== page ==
If you’re really cynical about the Border War, you could have gone to the Power and Light District just across the street the Sprint Center on Sunday afternoon – where Missouri and Kansas played their first basketball game in five years – and shouted your opinion from the rooftops.
Kansas doesn’t need Missouri. The Tigers don’t need to play the Jayhawks. The rivalry isn’t important anymore. Both schools have moved on.
You would have had a captive audience of thousands, all crammed together in red and blue and black and gold.
Nobody would have heard you. The dance competition on the district’s stage was too loud.
Nobody would have cared. Sunday’s game, a 93-87 Kansas victory, was less of a renewal of the Border War than an inauguration of the Border Block Party.
Technically, you would have been right. The Border War isn’t a necessity. But this game isn’t about need.
Sunday was sport at its furthest evolution: entertainment for a purpose. It was fun. It was exhilarating. It was competitive. It raised more than $1.75 million for hurricane relief.
Why can’t fans have this contest, which spawned far more joy and good than hate and spite, every year?
“That’s what fans want to know, but we’re going to do what’s best for us,” Kansas coach Bill Self said after the game. “We’re not interested in doing what’s best for Missouri or what’s best for Missouri fans. If it’s best for us to play them, we will. It’s not a complicated deal.”
Self was a key figure in Sunday’s game happening at all. But he also seems to relish being the one to prevent it from becoming a fixture.
“I’m not going to say never, but I’m going to say there’s any change in our position as far as the university goes,” Self said, after his fanbase quickly scooped up its total ticket allotment, contributed half of the game’s 18,951 fans in attendance and proudly chanted “Rock Chalk” after the game. “I’m a spokesman, I guess, on this, but trust me, I’m not the only one that feels that way. There was a very large contingent of KU people that wasn’t happy we were doing what we were doing initially until they realized it was for a good cause. Certainly, what happens a few years from now is not what we’re talking or thinking about right now.”
There’s no reason the Border War shouldn’t exist like this forever. There are plenty of noble causes that could make good use out of a check for $1.75 million. There’s no reason to think, after 120 years, the excitement for the matchup will go away now.
The Sprint Center, a fantastic venue for college basketball, is basketball-starved almost every year. Keep the game here. Do it in October, the awkward period when Kansas — or Missouri — has already given up on its football team and begins yearning in earnest for basketball season. Do it in November, when either team could be playing a directional school instead. Make it count. Make it an exhibition.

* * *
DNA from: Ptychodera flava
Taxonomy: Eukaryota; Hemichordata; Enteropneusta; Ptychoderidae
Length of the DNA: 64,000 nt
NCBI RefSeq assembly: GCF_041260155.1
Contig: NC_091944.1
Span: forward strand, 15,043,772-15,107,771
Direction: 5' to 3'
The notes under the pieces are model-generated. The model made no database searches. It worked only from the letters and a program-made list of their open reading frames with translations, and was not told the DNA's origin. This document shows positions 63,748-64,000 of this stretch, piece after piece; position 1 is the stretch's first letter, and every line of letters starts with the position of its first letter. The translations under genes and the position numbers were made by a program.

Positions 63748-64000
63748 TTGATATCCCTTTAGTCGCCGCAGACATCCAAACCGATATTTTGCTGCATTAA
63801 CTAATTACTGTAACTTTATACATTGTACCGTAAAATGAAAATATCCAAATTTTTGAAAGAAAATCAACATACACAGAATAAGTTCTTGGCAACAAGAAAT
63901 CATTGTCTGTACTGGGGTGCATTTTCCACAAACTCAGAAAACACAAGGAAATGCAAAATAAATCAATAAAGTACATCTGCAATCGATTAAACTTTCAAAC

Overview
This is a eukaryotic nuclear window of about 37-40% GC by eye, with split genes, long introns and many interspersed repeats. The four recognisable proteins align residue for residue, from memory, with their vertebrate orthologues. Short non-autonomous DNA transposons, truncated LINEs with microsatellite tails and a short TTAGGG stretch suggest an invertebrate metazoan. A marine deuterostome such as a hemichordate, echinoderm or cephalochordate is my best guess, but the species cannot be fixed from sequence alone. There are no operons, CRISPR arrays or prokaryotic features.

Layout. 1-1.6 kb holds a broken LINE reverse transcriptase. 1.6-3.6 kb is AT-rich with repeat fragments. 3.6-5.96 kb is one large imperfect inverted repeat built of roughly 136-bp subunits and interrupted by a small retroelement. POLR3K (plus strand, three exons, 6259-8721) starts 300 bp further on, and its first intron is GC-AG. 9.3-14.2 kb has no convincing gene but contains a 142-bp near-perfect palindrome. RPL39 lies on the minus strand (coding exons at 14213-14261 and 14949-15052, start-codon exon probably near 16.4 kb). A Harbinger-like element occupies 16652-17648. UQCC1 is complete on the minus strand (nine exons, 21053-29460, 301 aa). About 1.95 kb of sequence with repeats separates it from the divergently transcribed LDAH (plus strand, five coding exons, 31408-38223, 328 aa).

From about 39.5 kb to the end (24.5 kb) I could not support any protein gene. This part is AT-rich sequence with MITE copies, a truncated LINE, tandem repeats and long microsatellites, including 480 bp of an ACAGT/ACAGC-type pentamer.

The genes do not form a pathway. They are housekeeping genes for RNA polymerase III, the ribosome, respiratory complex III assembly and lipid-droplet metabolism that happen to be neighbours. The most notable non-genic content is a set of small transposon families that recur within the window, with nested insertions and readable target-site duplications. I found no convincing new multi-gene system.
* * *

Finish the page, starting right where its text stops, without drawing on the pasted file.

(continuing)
All there really needs to be are Tigers on one side and Jayhawks on the other.
“Of course we’d love to play them, but both sides have to agree upon something like that,” Cuonzo Martin said.
Sunday was as useful to the coaches as it was the fans. Missouri got more out of playing in that environment than it will in four games against Miami (Ohio), Green Bay, North Florida and Stephen F. Austin in December.
Self pointed this out, too, which might be useful when considering if it’s a game that is best for his program in the future.
“The atmosphere is what told me the most because these guys will tell you, that’s not how we try to play,” Self said. “The ball never got to the second or third side. It wasn’t crisp. I think the atmosphere creates a little bit of tightness, which is probably good for our guys to play through.”
There’s a lot to like about this Missouri team, which ruled the first half before running out of gas in the final 20 minutes.
Jeremiah Tilmon was particularly impressive, even without a huge stat line of 10 points and four rebounds. He was a difference maker throughout, clogging up the post on defense and flushing two putback dunks in the second half. He fouled far too much, reaching the exhibition threshold of seven in just 13 minutes, but showed extreme potential.
“As long as he is aggressive and sprints the floor, I am OK with that,” Martin said. “I thought it was a plus for him all across the board.”
Blake Harris started and played 21 minutes, failing to make a huge offensive impact but avoiding any crippling mistakes. Jordan Barnett – the only returning player to start Sunday – was 7 for 10 from the floor and 5 for 7 from 3-point range to finish with 19 points. Jontay Porter had nine points and 12 rebounds. Both he and Tilmon showed some impressive court vision in the first half, and Missouri showed it can be a bear to guard on the fast break.
Michael Porter Jr.’s performance was bittersweet. He had a team-high 21 points, but shot just 6 of 20 from the field and 2 of 9 from 3. He clearly saw the bitter side of things, as his face was contorted with displeasure after the game.
“I was disappointed in my personal performance,” he said. “I thought I could’ve done a lot more for the team. I’m going to put the loss on myself a little bit.”
Porter will inevitably find his footing, and Missouri’s performance in Kansas City showed that they can be special when he does. That’s a positive takeaway from Sunday.
The other positive was a surreal and phenomenal environment for basketball, regardless of result. If Sunday was a taste of the new Border War, it was too sweet to ever turn away again.
– Daniel Jones covers University of Missouri basketball and football for the Columbia Daily Tribune. Reach him at firstname.lastname@example.org.